I grew up in South Carolina, where a lot of old houses had beautiful front porches.  Those front porches were visiting places where people could visit and get to know others.  It is a place of hospitality.  I look at our website as a kind of front porch.

Back this fall we introduced this new website.  But like any project, it doesn’t happen overnight.  There are a lot of steps that went into this.

Our work started with a local company called Visage Collaborative.  They are a gifted group of people here in San Antonio that have worked very diligently with us in thinking through the many details that go into a putting together a website.

Who? –
In one of our first conversations, they wanted to know who our audience was for this website.  Since we think a website is a place for hospitality, we went into the process thinking about this question – if I knew nothing about Zion, what sorts of things would I want to know? Some church websites are aimed at “insiders,” people already at the church. But we see this as a way to tell what God is doing through Zion to those that don’t know who we are.

We want people who come to to know that this is God’s church and that they are welcome here.

At the same time, we realize that those already connected with Zion will use this website. We figure that will happen when people look for things like the church calendar, newsletters online, or want to make an online contribution. We started this blog as a way to get information out to the congregation. We will also continue to use our Facebook page, Constant Contact, and other ways we already communicate.

Visual –
We also realized that we live in a very visual culture. It was very important that we have good pictures that helped to tell our story. In our old website, we had a lot of good text that helped to tell the story, but with this one we’ve been trying to use more pictures to help tell the story.

So we looked at all the recent pictures people gave us and we had at the church. We wanted to make sure it was a good representation of the congregation – young, middle-aged, old, male, female, etc… Our goal was to have a good variety of people represented.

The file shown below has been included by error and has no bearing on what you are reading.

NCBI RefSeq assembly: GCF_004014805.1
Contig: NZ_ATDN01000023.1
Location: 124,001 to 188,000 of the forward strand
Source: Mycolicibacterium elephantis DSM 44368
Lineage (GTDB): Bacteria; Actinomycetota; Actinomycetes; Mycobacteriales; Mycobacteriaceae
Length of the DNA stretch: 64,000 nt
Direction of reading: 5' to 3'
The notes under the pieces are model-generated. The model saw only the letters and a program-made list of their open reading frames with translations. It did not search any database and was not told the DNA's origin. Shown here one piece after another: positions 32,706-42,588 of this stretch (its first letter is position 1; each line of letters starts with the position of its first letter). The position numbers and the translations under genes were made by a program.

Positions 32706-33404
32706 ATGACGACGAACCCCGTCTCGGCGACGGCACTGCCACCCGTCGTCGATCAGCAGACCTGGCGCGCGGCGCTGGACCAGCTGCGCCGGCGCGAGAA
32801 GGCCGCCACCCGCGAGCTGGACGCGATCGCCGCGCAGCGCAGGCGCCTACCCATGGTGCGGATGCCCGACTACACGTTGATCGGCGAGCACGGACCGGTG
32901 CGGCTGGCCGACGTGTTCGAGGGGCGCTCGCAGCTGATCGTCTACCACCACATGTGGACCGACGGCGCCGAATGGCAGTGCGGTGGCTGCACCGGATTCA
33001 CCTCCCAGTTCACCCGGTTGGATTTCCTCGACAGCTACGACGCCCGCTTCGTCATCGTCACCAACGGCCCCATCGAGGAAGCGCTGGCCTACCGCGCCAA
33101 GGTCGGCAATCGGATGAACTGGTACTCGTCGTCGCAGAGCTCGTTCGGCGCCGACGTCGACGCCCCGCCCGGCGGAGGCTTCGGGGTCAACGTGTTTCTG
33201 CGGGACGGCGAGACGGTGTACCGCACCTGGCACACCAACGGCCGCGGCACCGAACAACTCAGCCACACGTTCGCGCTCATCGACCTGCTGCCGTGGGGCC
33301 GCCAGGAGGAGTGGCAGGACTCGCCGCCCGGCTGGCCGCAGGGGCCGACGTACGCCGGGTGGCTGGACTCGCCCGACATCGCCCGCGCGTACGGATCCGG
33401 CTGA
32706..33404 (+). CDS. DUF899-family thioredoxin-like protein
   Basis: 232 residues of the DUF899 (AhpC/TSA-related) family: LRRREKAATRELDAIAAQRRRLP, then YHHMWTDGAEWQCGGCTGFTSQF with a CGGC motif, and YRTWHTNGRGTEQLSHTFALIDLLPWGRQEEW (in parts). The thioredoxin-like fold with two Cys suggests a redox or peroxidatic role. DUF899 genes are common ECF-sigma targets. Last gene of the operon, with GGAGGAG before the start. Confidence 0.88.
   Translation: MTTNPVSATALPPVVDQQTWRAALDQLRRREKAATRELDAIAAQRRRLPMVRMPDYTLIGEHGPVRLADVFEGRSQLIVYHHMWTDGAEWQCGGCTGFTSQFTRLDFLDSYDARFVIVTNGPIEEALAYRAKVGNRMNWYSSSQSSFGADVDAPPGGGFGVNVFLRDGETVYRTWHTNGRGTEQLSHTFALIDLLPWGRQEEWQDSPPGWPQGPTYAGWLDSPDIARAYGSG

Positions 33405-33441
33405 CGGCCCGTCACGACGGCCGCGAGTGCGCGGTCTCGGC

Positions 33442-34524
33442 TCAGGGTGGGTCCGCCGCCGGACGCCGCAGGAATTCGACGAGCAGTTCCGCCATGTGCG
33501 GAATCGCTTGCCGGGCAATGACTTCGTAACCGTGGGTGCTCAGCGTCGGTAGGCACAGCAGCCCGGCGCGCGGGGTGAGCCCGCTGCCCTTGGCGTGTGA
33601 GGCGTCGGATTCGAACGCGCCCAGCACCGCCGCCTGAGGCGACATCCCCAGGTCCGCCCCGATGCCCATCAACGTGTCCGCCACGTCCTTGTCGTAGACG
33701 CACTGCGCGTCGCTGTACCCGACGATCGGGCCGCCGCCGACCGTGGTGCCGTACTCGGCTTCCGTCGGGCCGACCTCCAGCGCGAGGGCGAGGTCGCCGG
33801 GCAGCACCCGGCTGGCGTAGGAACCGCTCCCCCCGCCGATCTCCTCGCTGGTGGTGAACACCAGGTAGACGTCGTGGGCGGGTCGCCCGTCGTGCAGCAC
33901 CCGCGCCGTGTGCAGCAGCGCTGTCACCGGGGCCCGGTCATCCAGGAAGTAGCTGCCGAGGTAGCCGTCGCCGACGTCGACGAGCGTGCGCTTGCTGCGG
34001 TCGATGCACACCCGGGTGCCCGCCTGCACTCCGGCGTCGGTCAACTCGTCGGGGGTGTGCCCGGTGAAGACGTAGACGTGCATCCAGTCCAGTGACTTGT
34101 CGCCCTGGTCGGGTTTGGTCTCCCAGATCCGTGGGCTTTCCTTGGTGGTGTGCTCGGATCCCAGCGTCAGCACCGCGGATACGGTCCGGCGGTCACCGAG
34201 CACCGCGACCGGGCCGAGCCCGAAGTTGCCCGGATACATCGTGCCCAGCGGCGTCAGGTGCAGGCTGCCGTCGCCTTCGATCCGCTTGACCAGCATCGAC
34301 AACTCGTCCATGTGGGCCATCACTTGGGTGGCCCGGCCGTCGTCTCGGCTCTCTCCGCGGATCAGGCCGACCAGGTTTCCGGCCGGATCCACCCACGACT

Easy to Navigate –
Many websites have homepages that are easy to navigate. Two of the world’s most popular websites, Google and Apple, are examples of this. Being massive corporations, they have many layers to their websites, but if you look at their homepages, they are very simple. Other websites try to have lots of content on their homepages. We chose to be simpler on our homepage.

We also thought about three ways we could help users navigate the website. The labels we used were “Who We Are,” “What We Do,” and “Get Involved.” Each category is related to each other but have some differences. In addition, we added a section on our website called “In Need of Help?” that tells people about our excellent Stephen Ministers, offers prayer, and gives a listing of local agencies we partner with.

Technical stuff –
There’s a lot of technical stuff that goes into websites. Lots. It’s not as simple as sitting down to your computer and typing up a document on a word processor. We spent hours working on some important technical details around our Internet and email providers. For instance, we had a problem over the last year with our email addresses with some Internet companies. We worked hard in resolving that and have fixed it.